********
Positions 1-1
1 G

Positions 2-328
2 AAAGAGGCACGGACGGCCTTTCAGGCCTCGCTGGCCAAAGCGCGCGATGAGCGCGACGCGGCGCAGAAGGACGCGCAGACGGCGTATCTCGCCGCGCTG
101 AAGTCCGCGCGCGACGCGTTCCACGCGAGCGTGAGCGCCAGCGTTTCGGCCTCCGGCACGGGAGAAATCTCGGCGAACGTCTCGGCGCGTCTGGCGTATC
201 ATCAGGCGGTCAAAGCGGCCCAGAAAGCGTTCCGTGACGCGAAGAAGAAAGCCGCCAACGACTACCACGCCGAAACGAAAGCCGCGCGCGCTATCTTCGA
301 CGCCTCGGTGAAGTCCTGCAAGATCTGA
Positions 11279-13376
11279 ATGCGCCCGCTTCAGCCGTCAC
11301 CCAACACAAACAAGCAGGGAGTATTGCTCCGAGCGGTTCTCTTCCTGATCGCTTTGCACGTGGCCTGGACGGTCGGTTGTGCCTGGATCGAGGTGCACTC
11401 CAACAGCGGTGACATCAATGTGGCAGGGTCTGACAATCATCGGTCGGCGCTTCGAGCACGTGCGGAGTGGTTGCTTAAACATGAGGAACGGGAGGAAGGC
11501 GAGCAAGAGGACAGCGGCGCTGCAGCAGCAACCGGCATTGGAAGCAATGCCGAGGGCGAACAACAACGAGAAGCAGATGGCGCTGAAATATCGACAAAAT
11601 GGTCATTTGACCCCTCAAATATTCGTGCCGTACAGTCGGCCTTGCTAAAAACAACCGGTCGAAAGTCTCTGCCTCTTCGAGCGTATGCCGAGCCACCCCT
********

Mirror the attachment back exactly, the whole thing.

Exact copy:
Positions 1-1
1 G

Positions 2-328
2 AAAGAGGCACGGACGGCCTTTCAGGCCTCGCTGGCCAAAGCGCGCGATGAGCGCGACGCGGCGCAGAAGGACGCGCAGACGGCGTATCTCGCCGCGCTG
101 AAGTCCGCGCGCGACGCGTTCCACGCGAGCGTGAGCGCCAGCGTTTCGGCCTCCGGCACGGGAGAAATCTCGGCGAACGTCTCGGCGCGTCTGGCGTATC
201 ATCAGGCGGTCAAAGCGGCCCAGAAAGCGTTCCGTGACGCGAAGAAGAAAGCCGCCAACGACTACCACGCCGAAACGAAAGCCGCGCGCGCTATCTTCGA
301 CGCCTCGGTGAAGTCCTGCAAGATCTGA
Positions 11279-13376
11279 ATGCGCCCGCTTCAGCCGTCAC
11301 CCAACACAAACAAGCAGGGAGTATTGCTCCGAGCGGTTCTCTTCCTGATCGCTTTGCACGTGGCCTGGACGGTCGGTTGTGCCTGGATCGAGGTGCACTC
11401 CAACAGCGGTGACATCAATGTGGCAGGGTCTGACAATCATCGGTCGGCGCTTCGAGCACGTGCGGAGTGGTTGCTTAAACATGAGGAACGGGAGGAAGGC
11501 GAGCAAGAGGACAGCGGCGCTGCAGCAGCAACCGGCATTGGAAGCAATGCCGAGGGCGAACAACAACGAGAAGCAGATGGCGCTGAAATATCGACAAAAT
11601 GGTCATTTGACCCCTCAAATATTCGTGCCGTACAGTCGGCCTTGCTAAAAACAACCGGTCGAAAGTCTCTGCCTCTTCGAGCGTATGCCGAGCCACCCCT